Leveson, the Lib Dems, and press freedoms

By lunch-time tomorrow, Lord Leveson’s report on press standards will be public. Downing Street continues to insist that the Prime Minister has not taken a firm decision on how to proceed with the report’s recommendations. The straws in the wind suggest otherwise. Most senior Conservatives, Michael Gove and William Hague among them, have been vocal in rejecting statutory regulation. Some Tories do support a firmer legal framework that would introduce statutory regulation for the press. But the bulk of support within the party is for an approach that stops short of legislation whilst moving the industry away from self-regulation.

Labour leader, Ed Milliband is calling for Leveson’s findings to be implemented without knowing exactly what the report will recommend. Tensions do exist within the Labour Party on the matter, with former Home Secretary, David Blunkett, gathering support for a letter opposing increased regulation. Despite this, the party appears to generally favour bringing the industry to task.

Of particular concern to government sources is the very real prospect of Nick Clegg, the Deputy Prime Minister and leader of the Liberal Democrats, supporting a different approach from that of his coalition partners. Lib Dem sources are clear that the party favours stronger legal regulation for the press. There is little doubt that, should the Tories and Lib Dems fail to agree a common approach, a serious clash between the government parties is looming.

That the Liberal Democrats are so freely supporting a tougher regulatory framework is something of a surprise. Few could ignore the egregious abuses carried out by some journalists and newspapers. The public and political revulsion at press malfeasance is why the Leveson inquiry was established. But the party that espouses liberal belief should surely be arguing for maintaining freedom of the press to as great an extent as possible. Instead, having abandoned bandwagons for principles earlier in this Parliament, the Lib Dems now appear to be be abandoning principles to hop on the latest bandwagon.

It is difficult to conceive of another European liberal party calling for constraints on a free press. Germany’s Free Democrats, Denmark’s Venstre, or Sweden’s Centre Party all look like an uncomfortable fit for a party calling for more state control of the press. Yet that is exactly what the Liberal Democrats are likely to be advocating by tomorrow afternoon.

Some senior party members, as highlighted in today’s Financial Times, recognise that the future will be more nuanced than that which Mr Clegg and Mr Miliband appear to desire. John Hemming, a Lib Dem MP is quoted in the FT as saying ““Nick Clegg has made a mistake in nailing his colours to the Leveson mast without knowing which way the ship is sailing.”

The winds do appear to be blowing in a prevailing direction. Most people expect Lord Justice Leveson to recommend some form of statutory regulation. A ‘pre-proposal’ from Lord Black, a former Director of the Press Complaints Commission, recognises that the current system requires change but rejects new legislation. No one disagrees that change is needed. The shape of that change is what will define press freedom in the UK for generations.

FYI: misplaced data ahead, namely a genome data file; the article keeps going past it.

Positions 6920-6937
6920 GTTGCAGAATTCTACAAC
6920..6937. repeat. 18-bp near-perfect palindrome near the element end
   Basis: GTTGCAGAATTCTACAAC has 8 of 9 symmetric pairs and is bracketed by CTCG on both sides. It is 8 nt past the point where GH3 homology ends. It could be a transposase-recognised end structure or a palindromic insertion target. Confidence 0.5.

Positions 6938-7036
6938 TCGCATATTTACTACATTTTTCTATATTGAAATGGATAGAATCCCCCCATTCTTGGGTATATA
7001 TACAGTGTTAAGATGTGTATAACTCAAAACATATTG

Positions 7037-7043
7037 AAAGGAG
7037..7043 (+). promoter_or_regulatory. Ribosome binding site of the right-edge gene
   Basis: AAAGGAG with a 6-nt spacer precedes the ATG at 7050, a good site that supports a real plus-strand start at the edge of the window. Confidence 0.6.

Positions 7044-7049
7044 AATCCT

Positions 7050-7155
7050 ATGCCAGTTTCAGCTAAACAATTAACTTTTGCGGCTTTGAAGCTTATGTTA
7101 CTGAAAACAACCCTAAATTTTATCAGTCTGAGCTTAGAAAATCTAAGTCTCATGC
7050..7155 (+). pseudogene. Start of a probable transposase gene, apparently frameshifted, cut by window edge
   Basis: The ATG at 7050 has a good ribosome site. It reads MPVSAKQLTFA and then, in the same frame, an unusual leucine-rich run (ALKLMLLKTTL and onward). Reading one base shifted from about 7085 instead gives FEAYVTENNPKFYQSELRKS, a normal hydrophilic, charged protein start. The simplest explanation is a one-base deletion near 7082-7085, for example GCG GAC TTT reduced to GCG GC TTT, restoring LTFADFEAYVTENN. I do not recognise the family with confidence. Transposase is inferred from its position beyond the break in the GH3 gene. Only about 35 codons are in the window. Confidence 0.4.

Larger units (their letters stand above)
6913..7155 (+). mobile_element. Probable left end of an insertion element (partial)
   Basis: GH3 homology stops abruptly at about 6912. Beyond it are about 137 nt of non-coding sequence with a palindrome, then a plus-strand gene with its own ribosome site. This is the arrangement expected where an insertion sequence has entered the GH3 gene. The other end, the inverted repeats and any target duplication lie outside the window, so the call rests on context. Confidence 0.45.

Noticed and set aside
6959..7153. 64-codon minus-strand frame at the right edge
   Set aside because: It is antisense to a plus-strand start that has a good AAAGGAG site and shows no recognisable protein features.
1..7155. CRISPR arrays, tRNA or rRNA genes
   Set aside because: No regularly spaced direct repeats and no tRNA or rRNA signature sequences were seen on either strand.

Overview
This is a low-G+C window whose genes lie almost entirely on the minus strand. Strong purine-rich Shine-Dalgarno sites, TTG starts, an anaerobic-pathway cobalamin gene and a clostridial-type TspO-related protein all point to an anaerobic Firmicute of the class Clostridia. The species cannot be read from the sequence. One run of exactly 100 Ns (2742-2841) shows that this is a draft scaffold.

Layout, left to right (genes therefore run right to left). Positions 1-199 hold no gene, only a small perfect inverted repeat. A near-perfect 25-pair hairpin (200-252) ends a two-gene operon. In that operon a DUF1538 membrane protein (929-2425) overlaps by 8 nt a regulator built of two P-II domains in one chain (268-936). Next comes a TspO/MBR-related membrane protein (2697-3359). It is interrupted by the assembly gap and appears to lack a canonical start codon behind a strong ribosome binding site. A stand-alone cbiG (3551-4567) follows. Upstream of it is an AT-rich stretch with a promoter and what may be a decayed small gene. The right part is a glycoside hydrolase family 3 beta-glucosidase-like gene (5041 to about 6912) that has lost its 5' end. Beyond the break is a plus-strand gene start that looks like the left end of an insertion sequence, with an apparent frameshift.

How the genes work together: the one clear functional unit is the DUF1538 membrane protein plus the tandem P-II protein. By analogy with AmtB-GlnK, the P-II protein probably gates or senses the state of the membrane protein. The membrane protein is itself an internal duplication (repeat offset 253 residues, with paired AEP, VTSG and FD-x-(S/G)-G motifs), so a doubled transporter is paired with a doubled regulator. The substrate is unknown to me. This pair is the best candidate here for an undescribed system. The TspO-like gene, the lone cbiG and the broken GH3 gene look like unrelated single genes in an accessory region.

Suggestions that statutory regulation would empower the Mugabes and Assads of this world to enact tighter state control of the press under cover of ‘Britain is doing it’ are overblown. Tyrants need no empowerment, nor no fig leaves of cover to take whatever actions they want. Instead, there is a strange dynamic at work when a party that traces its roots to one of the West’s classical liberal forces supports the erosion of a fundamental tenet of liberal belief. Freedom of the press is no guarantee of a democratic society. But a democratic society that undermines press freedom in any way undermines the values on which it is based.

Some will argue that newspapers and journalists bear responsiblity for any future statutory regulation. This argument is false. Newspapers and journalists have seriously, perhaps irrevocably, damaged their standing in British society. Leveson uncovered not only press-hacking but corruption and other criminal acts. It is crucial that we remember all of the actions uncovered were criminal. Rebekah Brooks and Andy Coulson must yet defend themselves in a court of law.

That the industry’s attitude allowed media ethics – and common decency – to be so contemptuously ignored by some, will need to be addressed. Regulation will not do that. All industries suffer from the actions of selfish or compromised people. Regulation of the banking sector has not prevented selfish or unpleasant attitudes from taking hold. Yet the press needs to be able to investigate and act in a way that will question, and upset, politicians. And the press plays a more critical role in democracy and civic life than banks.

Instead of beating the popular drums for short-term revenge, the Liberal Democrats should be advocating the virtues of freedom of speech and freedom of the press. To do anything else tramples on its liberal heritage. We can recognise that the press has to change. We can even blame journalists and newspaper editors for bringing us to this point. If we end up with statutory regulation, it will be because politicians have introduced it. And because the party that should be defending an open and free society, will, most likely, be at the forefront of undermining it.

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